My uncle was a boxer. In an old photo, there’s fire in his eyes as he faces his opponent. His fists are up, ready to knock him out. I don’t know if he won the fight after taking that photo, but the momentary feeling of victory- of living his destiny- might’ve been enough.
In director Ryan Coogler’s sophomore effort, "Creed," (and the seventh Rocky film in the franchise), emerging boxer Adonis Johnson Creed (Michael B. Jordan), the illegitimate son of Apollo Creed, seeks out the famed Rocky Balboa (Sylvester Stallone) to train him, despite his adoptive mother’s (Phylicia Rashad) warnings. Adonis wants to prove himself as a fighter without evoking his father’s name, but it’s his father’s legacy and loss that both inspires and overwhelms him.
This is not your father’s Rocky film, or your usual franchise spin-off. Coogler and co-writer Aaron Covington manage to resist some of the genre’s most well-known cliches with instinctive, fresh storytelling that privileges character growth and relationships over plot.
There’s something personal about this film. It comes through in the details- in the look of bruised innocence in the eyes of black boys in a detention center where young Adonis is placed after his mother’s death, in the way Adonis plays with love interest Bianca’s extension twists after making love, and the very real ways it handles the idea of death for Rocky, and for Adonis, who both seem to be fighting against that reality.
"Creed" is as much about the glory and the pride of boxing as it is about the pain and destruction of it, and how fighters keep going with this dismal possibility facing them. Blood is shed, eyes are swollen shut, and bodies are broken down in the pursuit of a moment’s victory and what seems a lifetime of glory.
But glory comes at a cost. As Rocky trains Adonis, they become somewhat of an odd family, filling in the vacancies left by their own- Adrian, who died of cancer, and Adonis’ father and biological mother. In Adonis, Rocky sees promise but also sees his deceased friend Apollo Creed, who haunts him. In Rocky, Adonis sees and feels a connection to the father and legacy that he hopes to reclaim.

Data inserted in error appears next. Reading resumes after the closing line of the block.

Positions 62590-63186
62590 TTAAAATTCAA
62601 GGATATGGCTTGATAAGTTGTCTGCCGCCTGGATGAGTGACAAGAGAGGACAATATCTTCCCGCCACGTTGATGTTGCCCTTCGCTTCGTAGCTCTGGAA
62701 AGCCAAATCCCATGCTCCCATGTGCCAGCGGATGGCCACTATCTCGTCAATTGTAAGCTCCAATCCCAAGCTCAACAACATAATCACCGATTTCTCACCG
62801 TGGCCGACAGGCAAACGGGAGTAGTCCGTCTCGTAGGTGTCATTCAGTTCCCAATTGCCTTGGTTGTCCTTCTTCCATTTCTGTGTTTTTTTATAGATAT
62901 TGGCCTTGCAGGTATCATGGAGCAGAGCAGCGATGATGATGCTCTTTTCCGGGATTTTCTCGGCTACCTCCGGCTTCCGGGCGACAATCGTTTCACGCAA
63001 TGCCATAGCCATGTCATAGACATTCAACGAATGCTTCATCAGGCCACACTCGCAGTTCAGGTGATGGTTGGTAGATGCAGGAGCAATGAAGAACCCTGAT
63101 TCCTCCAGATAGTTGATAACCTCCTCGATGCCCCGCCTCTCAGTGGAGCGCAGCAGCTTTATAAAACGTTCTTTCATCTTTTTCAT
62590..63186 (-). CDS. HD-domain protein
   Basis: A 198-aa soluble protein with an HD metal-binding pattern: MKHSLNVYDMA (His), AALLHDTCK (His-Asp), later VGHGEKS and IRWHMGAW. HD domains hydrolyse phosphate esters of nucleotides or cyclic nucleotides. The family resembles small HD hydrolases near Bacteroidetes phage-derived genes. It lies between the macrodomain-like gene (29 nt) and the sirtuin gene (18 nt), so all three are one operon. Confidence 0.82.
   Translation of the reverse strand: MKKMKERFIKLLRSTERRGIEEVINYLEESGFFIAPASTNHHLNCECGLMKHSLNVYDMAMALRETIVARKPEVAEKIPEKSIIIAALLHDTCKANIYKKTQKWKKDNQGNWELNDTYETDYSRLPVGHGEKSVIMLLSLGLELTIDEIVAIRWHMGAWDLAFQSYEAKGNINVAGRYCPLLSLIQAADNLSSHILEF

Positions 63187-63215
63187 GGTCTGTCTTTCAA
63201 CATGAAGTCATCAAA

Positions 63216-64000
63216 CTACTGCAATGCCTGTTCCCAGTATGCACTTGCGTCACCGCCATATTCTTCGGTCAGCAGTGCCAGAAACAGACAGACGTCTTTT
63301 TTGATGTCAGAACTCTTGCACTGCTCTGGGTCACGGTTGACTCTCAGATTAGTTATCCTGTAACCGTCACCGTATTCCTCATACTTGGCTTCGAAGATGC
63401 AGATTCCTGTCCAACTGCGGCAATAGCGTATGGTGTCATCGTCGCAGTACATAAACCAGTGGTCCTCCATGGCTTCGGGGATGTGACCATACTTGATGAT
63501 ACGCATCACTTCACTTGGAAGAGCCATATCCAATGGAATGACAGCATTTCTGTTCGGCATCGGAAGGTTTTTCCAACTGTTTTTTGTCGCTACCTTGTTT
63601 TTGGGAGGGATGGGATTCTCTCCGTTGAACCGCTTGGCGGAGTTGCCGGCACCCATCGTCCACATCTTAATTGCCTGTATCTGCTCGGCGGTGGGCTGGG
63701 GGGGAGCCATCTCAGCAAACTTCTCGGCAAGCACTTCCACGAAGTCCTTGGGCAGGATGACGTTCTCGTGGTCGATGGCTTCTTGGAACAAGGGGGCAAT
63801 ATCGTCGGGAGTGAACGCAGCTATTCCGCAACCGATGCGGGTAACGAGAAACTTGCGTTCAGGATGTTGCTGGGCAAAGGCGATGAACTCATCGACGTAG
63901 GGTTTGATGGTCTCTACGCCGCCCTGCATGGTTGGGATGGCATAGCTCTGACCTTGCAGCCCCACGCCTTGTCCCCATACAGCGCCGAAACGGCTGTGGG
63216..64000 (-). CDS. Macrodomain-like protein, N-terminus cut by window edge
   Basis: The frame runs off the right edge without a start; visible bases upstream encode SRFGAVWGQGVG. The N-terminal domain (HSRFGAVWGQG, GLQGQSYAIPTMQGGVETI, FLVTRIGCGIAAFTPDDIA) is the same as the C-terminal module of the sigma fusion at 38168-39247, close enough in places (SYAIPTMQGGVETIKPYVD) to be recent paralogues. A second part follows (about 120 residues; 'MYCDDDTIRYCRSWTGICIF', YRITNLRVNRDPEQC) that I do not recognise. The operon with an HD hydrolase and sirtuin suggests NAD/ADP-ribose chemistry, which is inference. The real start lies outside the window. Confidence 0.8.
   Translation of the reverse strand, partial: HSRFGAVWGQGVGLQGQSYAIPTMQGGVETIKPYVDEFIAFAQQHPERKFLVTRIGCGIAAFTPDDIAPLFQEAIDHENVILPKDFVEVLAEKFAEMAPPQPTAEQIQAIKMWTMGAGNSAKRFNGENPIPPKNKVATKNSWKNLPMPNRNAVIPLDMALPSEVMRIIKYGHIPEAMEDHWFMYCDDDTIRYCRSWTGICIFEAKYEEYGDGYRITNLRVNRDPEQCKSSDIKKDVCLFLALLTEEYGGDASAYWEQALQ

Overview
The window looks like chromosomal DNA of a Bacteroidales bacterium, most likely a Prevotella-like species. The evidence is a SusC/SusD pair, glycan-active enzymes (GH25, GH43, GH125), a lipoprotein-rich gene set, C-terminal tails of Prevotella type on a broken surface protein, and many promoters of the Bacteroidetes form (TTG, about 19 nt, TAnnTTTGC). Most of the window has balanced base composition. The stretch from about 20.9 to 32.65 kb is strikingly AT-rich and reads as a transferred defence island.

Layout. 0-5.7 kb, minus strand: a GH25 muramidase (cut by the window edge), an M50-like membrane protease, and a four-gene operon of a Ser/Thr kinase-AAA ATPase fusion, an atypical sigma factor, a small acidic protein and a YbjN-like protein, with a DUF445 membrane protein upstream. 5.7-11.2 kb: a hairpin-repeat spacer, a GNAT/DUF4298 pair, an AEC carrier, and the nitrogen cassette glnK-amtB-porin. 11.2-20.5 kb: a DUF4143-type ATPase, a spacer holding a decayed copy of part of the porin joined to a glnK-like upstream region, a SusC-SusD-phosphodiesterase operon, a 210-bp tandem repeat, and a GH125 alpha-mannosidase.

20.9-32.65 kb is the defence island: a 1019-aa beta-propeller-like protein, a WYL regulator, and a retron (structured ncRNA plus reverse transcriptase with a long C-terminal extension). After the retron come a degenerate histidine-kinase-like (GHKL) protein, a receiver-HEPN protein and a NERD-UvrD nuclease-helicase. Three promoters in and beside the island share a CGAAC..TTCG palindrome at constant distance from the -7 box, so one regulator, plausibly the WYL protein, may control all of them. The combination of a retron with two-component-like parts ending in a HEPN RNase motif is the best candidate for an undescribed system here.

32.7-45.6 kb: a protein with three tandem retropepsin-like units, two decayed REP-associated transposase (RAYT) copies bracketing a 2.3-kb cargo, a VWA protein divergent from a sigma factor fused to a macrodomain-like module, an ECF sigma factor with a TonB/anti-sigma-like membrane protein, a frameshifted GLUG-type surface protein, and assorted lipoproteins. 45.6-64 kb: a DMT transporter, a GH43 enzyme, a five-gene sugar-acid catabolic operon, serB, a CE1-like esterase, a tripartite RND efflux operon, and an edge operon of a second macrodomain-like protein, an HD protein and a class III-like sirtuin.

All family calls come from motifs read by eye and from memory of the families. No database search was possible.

And while I was weary of seeing Sylvester Stallone in another movie, he does well here because he’s allowed to be the aging, 69-year-old man that he is. Coogler doesn’t attempt to repackage the old Rocky or give us the elderly white savior that usually tends to resurface in movies like this. Adonis is always the focus of this film. Jordan steals scenes with a mixture of inner torment, charm, and intensity. As in "Fruitvale Station," he’s able to tap into a spectrum of emotions during performances- a storm of tears, anger, and disappointment make one scene in a jail cell particularly moving, and reminded me of Jordan’s final scene in "The Wire" as young Wallace. The vulnerability is palpable.
In one of the most stirring scenes, Adonis runs down a Philly street, surrounded by dirt bike riders, as they perform 12 o’clock stunts, tipping their bikes vertical and hailing his greatness. The fierceness and adrenaline in Jordan’s face jumps off the screen and gives you a similar feeling as that iconic scene where Rocky Balboa runs up those stairs with what seems all of Philadelphia behind him. Remember?
Also similar to "Fruitvale Station," where the Bay Area became a character, Coogler and his cinematographer Maryse Alberti capture Philadelphia in striking visual details and characters- greasy Philly cheesesteaks, sunlight seeping through boxing gym windows, steamy sidewalks, and the unlikely love interest, singer Bianca who is also fighting for her life and passion, but in a different way. Tessa Thompson brings a distinct energy to this role, making us root for her as well. Using music by The Roots and a pulsing score by Ludwig Göransson, Coogler, who played football in high school and college prior to becoming a filmmaker, delivers a truly exhilarating sports experience.
I left the theater feeling like a fighter, feeling like my uncle after a victory. The film reminds us that winning is the easy part. It’s the battle for one’s mind and body that can be the most challenging feat.
Nijla Mu'min is a writer and filmmaker from the East Bay Area. She's written for VICE, Gawker, and The Los Angeles Times. She is currently developing her first feature film.